Preventing Pests – the Benefits of Dormant Oil Spray
by RidgeView | April 22, 2020
Garden pests can turn what should be a relaxing past time into all out war. Fending off insects and disease is a tiring and frustrating way to spend your gardening hours. So if you are avoiding the use of traditional insecticides or chemicals in your yard, you can still dormant spray your plants. Dormant Oil (Horticultural Oil), by itself, is one of the safest insecticides you can use. It is not a poisonous chemical to animals, birds, or humans; but it is deadly to insects.
Most trees and shrubs will benefit from dormant spray and / or a Lime Sulphur Treatment. Fruit trees, raspberries, junipers, roses, and many flowering shrubs benefit the most. The main insects you can control with dormant spray are; aphids, spider mites, blister mites, bud mites, scale, pear psylla, peach twig borers, and many other insect’s eggs. Lime Sulphur sprays are used to limit insects and prevent the spread of certain bacterial and fungal diseases like fire blight, brown rot, leaf curl, powdery mildew, and shot hole.
How to Apply Dormant Oil Spray or Lime Sulphur Spray
These sprays should only be applied when plants are completely dormant. By combining both treatments you are able to provide a world of issues and ensure yourself a stress free gardening season. Keep in mind you should Never mix lime-sulphur spray with any fungicide or insecticide except dormant oil spray concentrate. It can react with other chemicals to release deadly hydrogen sulfide gas.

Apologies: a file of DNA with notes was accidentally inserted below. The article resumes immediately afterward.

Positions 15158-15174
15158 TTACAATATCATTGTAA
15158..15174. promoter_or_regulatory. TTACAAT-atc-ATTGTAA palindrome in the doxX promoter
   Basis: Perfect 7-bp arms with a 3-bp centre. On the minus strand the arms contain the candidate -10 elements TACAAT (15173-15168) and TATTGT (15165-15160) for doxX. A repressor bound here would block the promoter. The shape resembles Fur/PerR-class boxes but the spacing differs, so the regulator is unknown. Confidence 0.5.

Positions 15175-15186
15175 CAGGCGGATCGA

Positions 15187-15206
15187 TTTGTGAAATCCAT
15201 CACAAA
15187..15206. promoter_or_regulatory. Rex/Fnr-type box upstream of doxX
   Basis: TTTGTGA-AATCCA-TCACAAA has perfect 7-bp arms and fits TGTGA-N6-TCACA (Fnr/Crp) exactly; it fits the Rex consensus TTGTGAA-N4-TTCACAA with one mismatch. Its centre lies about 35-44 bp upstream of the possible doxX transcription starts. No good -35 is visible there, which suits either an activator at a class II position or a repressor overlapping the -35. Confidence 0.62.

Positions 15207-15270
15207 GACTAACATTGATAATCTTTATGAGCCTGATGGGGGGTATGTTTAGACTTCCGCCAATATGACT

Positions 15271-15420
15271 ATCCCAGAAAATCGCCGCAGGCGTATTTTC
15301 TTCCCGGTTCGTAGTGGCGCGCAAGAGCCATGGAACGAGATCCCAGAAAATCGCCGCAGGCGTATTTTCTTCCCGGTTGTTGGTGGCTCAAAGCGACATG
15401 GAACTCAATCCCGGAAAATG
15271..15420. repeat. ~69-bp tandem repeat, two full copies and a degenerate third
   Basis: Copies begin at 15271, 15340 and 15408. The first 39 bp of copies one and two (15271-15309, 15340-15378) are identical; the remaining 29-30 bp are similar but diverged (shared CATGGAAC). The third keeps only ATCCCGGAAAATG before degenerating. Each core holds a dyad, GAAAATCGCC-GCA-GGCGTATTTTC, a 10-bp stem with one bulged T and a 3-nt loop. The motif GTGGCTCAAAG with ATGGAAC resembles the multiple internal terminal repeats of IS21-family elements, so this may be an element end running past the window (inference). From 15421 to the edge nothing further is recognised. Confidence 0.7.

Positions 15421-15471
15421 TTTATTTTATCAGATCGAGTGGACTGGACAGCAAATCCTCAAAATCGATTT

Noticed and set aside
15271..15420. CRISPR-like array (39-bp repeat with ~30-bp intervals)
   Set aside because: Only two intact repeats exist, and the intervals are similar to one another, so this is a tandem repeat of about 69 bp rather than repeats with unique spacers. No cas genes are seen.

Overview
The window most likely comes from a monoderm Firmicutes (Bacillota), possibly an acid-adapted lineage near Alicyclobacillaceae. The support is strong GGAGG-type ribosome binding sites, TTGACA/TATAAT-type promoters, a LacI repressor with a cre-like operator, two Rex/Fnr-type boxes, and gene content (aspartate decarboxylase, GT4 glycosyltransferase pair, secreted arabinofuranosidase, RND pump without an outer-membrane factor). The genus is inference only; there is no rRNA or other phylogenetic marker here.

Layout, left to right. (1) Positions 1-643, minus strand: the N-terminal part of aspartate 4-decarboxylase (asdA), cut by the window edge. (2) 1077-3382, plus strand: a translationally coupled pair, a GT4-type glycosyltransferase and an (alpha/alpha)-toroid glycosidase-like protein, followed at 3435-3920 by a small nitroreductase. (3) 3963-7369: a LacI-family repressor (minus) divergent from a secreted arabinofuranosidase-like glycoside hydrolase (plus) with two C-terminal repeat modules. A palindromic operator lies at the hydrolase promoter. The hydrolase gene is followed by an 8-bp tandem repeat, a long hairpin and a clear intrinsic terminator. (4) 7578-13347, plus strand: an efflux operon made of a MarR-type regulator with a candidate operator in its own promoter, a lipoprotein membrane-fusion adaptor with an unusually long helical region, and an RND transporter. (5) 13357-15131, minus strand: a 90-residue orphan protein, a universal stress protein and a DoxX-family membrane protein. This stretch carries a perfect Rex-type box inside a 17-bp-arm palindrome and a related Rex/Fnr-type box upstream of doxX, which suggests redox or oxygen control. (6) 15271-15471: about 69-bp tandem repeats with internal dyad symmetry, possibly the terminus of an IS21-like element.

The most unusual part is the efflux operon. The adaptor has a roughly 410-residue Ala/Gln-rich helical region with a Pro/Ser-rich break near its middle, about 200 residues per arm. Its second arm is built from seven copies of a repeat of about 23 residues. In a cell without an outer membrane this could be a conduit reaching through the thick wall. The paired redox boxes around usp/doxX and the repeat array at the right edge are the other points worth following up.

- Applying at the incorrect time can burn leaf buds that have started to swell or show any sign of green.
- In the case of Lime Sulphur Spray Open a bottle of concentrate while wearing rubber gloves and a face mask. Mix according to directions.
- Choose a day when the temperature will remain at 0°C (32°F) or above for a minimum of 24 hours.
- Distribution of the spray will be more efficient on a day without wind. High winds could result in too little of the mixture adhering.
- Spray will coat and dry most effectively when no rain, snow, or sleet is in the forecast.
- Spray early in the morning so the plant will be completely dry by evening. Do not spray if there is any chance of frost overnight.
- Spray the upper branches, twigs and trunks of trees with dormant spray. Try not to spray the lower trunks with dormant spray because many beneficial insects lay their eggs in the lower parts of the tree. Spray the branches thoroughly; to the point of dripping.
- Spray junipers, and other shrubs, thoroughly from top to bottom, to prevent many insects, such as scale or spider- mites.
- Do not use a dormant spray on Beech, Butternut, Colorado Blue Spruce, Hickory, Holly , Sugar Maple, Japanese Maple, Sweet or Sour Cherry Trees, or Walnut